Developing population models with data from marked individuals
Despite recent progress in the analysis of data from marked individuals, developing a complete population model based on the results of such analyses remains complicated and problematic for a variety of reasons, including lack of estimates for fecundity, density-dependence, true survival, and temporal variability of survival and fecundity. We present an integrated method for creating comprehensive and stochastic matrix-based population models based on data from the Mapping Avian Productivity and Survivorship (MAPS) program. The method allows estimating fecundity, adult and juvenile survival rates, their natural temporal variability (removing sampling variability), their dependence on density, and if combined with weather data, their functional relationship with climatic variables. This makes it possible to construct a population model that can be used for long-term projection of population dynamics. A main advantage of our method is that its key outputs may be realized with data from a single, widely available database (the MAPS program), and information about the basic biology of the species, without the need for additional data on fecundity, variability, or density-dependence. We apply this approach to 9 bird species and demonstrate the feasibility of using data from the MAPS program to fully parameterize stochastic, density-dependent, stage-structured population models for avian species.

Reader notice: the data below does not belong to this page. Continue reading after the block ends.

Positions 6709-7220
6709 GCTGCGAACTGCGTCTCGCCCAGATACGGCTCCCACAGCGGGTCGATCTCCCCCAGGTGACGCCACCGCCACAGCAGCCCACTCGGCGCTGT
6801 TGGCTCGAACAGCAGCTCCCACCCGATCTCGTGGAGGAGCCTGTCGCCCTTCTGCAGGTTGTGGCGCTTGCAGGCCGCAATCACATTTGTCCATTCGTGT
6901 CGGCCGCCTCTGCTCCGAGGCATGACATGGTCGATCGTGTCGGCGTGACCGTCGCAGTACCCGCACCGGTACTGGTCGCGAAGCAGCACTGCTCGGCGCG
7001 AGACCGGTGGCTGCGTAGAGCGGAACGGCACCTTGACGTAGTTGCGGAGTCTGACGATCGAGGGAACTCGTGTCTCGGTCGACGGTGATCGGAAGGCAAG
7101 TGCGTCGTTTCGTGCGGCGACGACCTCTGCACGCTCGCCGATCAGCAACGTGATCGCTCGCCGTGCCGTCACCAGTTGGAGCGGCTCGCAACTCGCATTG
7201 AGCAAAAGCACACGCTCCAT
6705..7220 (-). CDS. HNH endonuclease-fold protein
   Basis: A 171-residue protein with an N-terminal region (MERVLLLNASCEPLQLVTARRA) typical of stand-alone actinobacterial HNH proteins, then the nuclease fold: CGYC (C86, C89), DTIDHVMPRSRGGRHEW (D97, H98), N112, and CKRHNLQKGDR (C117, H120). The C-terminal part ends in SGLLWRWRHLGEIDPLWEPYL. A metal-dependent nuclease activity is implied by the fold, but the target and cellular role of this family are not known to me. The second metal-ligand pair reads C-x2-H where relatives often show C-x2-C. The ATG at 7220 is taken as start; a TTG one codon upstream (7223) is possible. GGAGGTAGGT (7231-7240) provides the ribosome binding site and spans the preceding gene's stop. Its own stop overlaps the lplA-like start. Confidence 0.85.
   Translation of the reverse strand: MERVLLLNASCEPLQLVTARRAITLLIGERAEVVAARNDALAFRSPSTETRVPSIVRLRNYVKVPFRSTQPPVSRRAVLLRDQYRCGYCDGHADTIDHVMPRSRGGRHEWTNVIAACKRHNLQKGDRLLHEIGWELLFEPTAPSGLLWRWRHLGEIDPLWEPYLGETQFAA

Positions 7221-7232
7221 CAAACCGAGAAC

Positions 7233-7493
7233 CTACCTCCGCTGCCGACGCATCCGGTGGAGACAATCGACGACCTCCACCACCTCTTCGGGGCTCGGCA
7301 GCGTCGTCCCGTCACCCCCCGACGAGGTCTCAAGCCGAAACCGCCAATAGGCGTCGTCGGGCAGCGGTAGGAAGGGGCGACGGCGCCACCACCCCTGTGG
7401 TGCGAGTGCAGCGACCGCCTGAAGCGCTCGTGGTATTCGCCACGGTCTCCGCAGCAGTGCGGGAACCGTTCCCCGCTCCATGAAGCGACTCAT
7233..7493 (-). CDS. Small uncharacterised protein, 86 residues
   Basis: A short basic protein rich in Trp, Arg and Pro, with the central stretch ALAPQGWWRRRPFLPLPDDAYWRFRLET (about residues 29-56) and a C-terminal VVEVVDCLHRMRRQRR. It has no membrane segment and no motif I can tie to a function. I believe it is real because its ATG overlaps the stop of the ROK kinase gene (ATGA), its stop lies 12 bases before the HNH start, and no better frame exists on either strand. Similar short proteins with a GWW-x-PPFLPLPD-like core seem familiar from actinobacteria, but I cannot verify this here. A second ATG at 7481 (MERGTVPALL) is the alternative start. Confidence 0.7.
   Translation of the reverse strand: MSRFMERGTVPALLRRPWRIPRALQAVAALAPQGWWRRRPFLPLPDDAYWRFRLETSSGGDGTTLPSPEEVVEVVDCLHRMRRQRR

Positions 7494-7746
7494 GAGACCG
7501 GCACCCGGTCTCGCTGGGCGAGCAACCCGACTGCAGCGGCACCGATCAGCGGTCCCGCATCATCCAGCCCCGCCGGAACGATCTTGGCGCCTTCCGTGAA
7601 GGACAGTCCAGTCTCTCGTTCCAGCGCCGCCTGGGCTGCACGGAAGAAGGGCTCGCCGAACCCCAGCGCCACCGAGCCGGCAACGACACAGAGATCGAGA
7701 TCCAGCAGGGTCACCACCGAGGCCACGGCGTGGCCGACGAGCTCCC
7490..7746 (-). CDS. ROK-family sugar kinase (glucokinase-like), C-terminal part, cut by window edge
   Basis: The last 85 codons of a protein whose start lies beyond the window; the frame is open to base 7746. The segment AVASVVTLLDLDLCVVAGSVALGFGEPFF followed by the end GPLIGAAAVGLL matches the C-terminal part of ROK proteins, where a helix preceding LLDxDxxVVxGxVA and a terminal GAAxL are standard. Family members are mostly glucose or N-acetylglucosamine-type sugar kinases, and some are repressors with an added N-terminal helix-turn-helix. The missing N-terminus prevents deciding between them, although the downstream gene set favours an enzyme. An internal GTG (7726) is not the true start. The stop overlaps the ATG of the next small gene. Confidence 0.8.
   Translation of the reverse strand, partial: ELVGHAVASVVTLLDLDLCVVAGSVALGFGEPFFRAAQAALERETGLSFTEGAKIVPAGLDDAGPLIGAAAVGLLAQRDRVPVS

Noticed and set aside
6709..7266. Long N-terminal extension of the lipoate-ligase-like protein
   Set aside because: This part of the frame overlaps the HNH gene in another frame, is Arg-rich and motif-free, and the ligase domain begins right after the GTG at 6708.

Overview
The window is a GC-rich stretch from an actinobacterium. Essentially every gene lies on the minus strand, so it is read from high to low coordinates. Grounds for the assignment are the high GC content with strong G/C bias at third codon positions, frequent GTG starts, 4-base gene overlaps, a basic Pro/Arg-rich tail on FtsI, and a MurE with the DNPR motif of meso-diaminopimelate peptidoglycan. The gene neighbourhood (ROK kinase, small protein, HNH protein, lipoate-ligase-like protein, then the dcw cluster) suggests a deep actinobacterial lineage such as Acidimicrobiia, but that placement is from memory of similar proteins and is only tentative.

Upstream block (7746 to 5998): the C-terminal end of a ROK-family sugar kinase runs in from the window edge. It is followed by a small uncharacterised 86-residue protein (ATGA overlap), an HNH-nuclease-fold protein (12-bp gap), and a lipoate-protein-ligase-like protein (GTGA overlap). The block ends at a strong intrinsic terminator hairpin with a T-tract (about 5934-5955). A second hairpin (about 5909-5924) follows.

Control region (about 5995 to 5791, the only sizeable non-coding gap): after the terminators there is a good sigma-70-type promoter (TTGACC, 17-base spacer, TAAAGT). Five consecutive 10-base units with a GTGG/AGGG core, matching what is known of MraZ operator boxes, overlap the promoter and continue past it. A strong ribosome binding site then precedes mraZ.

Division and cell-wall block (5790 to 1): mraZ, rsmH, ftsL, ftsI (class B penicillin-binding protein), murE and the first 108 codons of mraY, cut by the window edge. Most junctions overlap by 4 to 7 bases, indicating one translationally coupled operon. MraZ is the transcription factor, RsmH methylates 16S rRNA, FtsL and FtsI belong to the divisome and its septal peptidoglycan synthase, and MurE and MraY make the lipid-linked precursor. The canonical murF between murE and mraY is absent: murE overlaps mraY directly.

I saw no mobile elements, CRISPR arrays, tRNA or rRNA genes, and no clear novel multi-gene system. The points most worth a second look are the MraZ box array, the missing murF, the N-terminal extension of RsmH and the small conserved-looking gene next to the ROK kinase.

Recapture probability of adults and juveniles were estimated as a positive function of effort. The confidence intervals for adult recapture probability were substantially narrower than for juveniles. For all but one species, fecundity was a negative function of density, as would be expected in populations fluctuating around carrying capacity. Average fecundity at mean density ranged from 0.7 to 4.8 juvenile per adult for the 9 species, and temporal variability ranged from 6% to 46%. For four species, survival was a negative function of density, as would be expected again in populations fluctuating around carrying capacity. Average apparent survival rate at mean density ranged from 0.38 to 0.54 for adults, and 0.05 to 0.31 for juveniles. For many species, the relationship of vital rates with weather suitability was unexpected, with lower survival and/or fecundity at higher weather suitability. For all species weather explained a very small proportion of the variability in survival and fecundity. The results demonstrated the feasibility of using data from the MAPS program to fully parameterize stochastic, density-dependent, stage-structured population models for avian species. Based on a single data source, we expect this method to ease the process of modeling population dynamics for avian species with mark-recapture data.